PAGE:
A Feather in Your Hat




After taking some or our chickens to be butchered this week, it was time to replenish our laying hens. After scouring ads online, I found someone nearby selling organic laying chickens. They promised they would be laying, something we desperately need for our family. I loaded up the truck with the children to search out the location.


[This task sounds so simple typed out, however, just picture: a quick lunch of homemade pizza, eating outside so we didn’t have to wash any dishes or clean the kitchen, counting out the cash for the chickens, giving a quick math lesson in the process, moving car seats in the truck to re-arrange the baby to be closer to a big sister, only to discover the desperate need to clean UNDER the car seats immediately … so add 30 minutes to our exit plan … someone cries because they want to sit somewhere else in the car … a goat escapes … it is captured … we finally get the baby settled into his car seat and slide the big door shut on our truck and drive away …. and we are on our way! Finally! Phew.]


Halfway to the location, our little one started crying. He needed to be fed, or so he thought. 😉 I pulled over at the grandparents house, which just happened to be on the way to our location. Grandpa offered to drive (or rather, we begged him to come) and grandma offered to come along and help hold little Loyal.


We made it to the farm and were waved into the barnyard, truck and all. We open the large sliding van door and were greeted by a friendly crowd of animals. Up sauntered four goats, curious and friendly, a large dog and a HUGE black Angus cow. All the animals just stood there, in front of our open van door, while all the girls perched on the inside of the truck, trying to see if the cow was a bull or not, wondering if we should exit the vehicle. (Surely – if he was a bull, we were NOT stepping out of the truck!)


A whizzing noise was heard and around the corner of the old, beautiful barn, sped an ancient golf cart, loaded with a gorgeous blonde pregnant young woman and her Italian father. With a turkey feather flying from the side of his farm hat, the father and resident farmer jumped off the golf cart and introduced himself, with exuberance, as Mario.

“Follow-a me,” he energetically gestured, in his heavy, wonderful Italian accent.”You see how good our chickens are…”


We all followed this enthusiastic, wonderful man, his turkey feather flapping in the wind as he briskly led us to the back of his barn.  He took us inside the barn where loud, very bright and cheery, delightful Italian music is playing in the chicken coop. Our new friend, Mario, grabbed his blue net and whisked around the chicken coop, scooping up chickens with a flick of his wrist … feathers were now flying … Italian music blaring .. turkey feather flapping in the breeze … he grabbed each chicken firmly but gently by the legs and chest and flipped the chicken around, bum end out, and commanded me to “Look!”

“See? The vent-a. She is a-healthy…” and then he tugged, all in the matter of seconds, on the hen’s comb and said, “She good…”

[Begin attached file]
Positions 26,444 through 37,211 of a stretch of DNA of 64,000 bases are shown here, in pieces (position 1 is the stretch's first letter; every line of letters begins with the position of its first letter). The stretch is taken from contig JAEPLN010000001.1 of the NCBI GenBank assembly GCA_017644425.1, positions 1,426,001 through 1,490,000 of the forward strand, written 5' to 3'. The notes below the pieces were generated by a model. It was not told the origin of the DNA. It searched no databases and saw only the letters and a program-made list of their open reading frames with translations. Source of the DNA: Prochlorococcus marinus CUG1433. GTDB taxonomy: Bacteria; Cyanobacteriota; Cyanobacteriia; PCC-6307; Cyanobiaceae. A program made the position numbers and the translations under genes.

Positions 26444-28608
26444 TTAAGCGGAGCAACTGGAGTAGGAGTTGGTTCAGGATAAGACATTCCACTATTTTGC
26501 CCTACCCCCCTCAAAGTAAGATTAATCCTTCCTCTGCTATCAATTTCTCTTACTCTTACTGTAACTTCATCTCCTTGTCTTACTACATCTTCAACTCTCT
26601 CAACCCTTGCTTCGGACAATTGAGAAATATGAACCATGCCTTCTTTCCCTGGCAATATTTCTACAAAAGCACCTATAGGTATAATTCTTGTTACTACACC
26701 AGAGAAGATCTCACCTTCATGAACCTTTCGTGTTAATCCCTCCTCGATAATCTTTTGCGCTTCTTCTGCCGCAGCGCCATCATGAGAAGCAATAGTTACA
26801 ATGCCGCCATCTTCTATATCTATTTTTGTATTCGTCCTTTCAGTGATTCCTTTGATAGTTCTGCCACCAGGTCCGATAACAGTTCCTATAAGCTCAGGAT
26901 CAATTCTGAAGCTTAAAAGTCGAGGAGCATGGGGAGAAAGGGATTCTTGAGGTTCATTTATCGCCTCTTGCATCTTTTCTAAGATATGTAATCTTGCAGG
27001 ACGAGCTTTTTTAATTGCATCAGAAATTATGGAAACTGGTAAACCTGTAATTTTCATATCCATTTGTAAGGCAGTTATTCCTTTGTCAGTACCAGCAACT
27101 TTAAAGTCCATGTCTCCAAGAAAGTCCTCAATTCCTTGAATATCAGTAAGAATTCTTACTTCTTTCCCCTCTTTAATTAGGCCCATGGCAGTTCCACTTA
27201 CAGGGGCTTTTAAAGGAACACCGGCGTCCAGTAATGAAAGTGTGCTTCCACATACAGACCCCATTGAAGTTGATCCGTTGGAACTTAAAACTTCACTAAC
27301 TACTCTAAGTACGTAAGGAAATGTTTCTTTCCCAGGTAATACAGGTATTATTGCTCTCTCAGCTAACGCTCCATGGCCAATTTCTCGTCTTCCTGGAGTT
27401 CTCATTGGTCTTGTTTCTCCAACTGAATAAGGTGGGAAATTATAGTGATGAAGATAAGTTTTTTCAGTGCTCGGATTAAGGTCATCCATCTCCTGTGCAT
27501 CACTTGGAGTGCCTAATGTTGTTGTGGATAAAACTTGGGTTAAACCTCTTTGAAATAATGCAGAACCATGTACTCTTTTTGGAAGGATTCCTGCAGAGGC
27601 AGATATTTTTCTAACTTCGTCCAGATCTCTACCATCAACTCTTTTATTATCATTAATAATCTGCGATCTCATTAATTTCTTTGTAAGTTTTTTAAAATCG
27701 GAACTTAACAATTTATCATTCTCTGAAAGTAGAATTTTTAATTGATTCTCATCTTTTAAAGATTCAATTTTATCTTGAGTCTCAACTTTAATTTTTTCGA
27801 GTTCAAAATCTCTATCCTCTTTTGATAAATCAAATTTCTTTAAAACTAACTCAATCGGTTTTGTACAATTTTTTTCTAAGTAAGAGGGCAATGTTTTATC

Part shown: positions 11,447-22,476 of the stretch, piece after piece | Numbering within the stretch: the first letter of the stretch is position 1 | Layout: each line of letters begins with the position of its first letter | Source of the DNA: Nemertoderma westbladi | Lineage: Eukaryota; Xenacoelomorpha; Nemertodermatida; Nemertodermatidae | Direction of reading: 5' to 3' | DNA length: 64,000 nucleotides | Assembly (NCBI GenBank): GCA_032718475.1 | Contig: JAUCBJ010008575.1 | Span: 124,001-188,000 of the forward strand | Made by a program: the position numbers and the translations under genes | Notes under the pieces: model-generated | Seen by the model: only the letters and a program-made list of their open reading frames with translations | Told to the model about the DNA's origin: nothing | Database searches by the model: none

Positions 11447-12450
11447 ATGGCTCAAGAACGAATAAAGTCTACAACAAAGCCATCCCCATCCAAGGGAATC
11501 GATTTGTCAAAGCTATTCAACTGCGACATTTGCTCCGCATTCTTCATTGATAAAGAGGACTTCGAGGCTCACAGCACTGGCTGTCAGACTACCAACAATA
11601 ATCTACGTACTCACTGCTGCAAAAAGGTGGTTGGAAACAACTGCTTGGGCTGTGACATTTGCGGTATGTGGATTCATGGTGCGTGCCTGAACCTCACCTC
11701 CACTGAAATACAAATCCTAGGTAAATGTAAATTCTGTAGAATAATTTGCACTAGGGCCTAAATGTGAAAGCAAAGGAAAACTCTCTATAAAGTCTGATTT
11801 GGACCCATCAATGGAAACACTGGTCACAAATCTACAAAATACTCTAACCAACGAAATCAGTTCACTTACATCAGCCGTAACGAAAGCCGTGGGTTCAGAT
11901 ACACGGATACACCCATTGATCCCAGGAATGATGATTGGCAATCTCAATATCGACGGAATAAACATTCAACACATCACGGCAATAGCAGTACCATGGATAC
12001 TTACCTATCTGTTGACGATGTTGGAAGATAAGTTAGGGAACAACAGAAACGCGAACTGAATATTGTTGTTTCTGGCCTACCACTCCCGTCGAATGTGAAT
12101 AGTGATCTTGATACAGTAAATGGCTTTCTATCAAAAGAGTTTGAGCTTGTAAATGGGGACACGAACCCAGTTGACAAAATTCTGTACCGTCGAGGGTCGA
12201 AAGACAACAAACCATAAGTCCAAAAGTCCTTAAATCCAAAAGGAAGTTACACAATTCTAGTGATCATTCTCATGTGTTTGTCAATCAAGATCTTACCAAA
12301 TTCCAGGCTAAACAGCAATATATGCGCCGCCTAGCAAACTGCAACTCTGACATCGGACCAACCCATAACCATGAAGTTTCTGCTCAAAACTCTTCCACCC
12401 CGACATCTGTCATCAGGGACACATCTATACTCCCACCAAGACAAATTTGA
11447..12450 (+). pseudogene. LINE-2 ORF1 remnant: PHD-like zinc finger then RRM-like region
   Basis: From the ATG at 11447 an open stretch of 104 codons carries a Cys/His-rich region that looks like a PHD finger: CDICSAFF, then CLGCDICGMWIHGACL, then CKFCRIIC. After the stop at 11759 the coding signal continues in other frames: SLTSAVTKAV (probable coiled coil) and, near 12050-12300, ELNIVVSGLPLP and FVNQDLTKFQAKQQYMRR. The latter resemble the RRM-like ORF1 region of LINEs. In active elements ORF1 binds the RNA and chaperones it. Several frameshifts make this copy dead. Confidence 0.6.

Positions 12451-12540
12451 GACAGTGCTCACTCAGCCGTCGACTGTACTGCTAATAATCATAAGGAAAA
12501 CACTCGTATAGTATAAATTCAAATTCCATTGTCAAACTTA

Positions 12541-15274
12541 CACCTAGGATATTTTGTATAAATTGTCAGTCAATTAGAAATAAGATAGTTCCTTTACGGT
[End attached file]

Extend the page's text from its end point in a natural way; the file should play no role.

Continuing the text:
And in he popped hen #1 into our traveling cage.

This crazy, funny, loud scene took place six times in a row … a flick of his wrist, the chicken is caught, we check the vent, tug the comb, and drop her into our cage … next chicken … a flick of his wrist, the chicken is caught, we check the vent, tug the comb, and drop her into our cage… and then suddenly, out escape all the hens, wings flapping and hens squwaking … all the girls were laughing and giggling by this point …

“We a-try-again,” Mario loudly announced, his face set determined, blue chicken net armed and ready ….with a twitch of his mustache, a flick of his wrist, the chicken was caught. We checked the vent, tugged the comb, and dropped her into our cage …

Fifteen minutes later, all vents were checked, all combs were tugged and all hens were safely in the cage, ready for a travel to their new laying home. Whoever said homeschool children need socialization? We meet the most intertesting people in our every day, regular-family adventures!


  [I’ve told Abby he needs a turkey feather in his hat for when he works around home. It was such a charming, carefree touch.]



P.S. This past weekend, we also planted approximately 800 cloves of garlic, all grown this year in our garden. Lord willing, we will reap a great harvest next year. One never knows what will happen though.

Have you ever read The Pineapple Story? You prepare and hope for the best – give it to God! 



October 30, 2017 - 5:09 pm

Katy So cute! I loved the part where you explained what “leaving the house” really looks like! 🙂

October 29, 2017 - 2:48 pm

Brenda (Gigi’s Mom) Wow, that sounds like a very fun day!! Remember when we went to Roaa’s barn to see the sheep and her lovely Italian father was there, and he had the Italian music blasting in the barn too! Must be an Italian thing, 🙂 Did you take any pictures? I would love to see them. Glad you got your 6 laying hens …. Mom xoxo

October 28, 2017 - 11:04 pm

Maike What a funny story, it must have been even funnier being in the situation. 😀 And the chicken are again looking very funky. Btw I love that flowery dress with the roses one of your girls is wearing. (Sorry, I just can’t remember who is who.)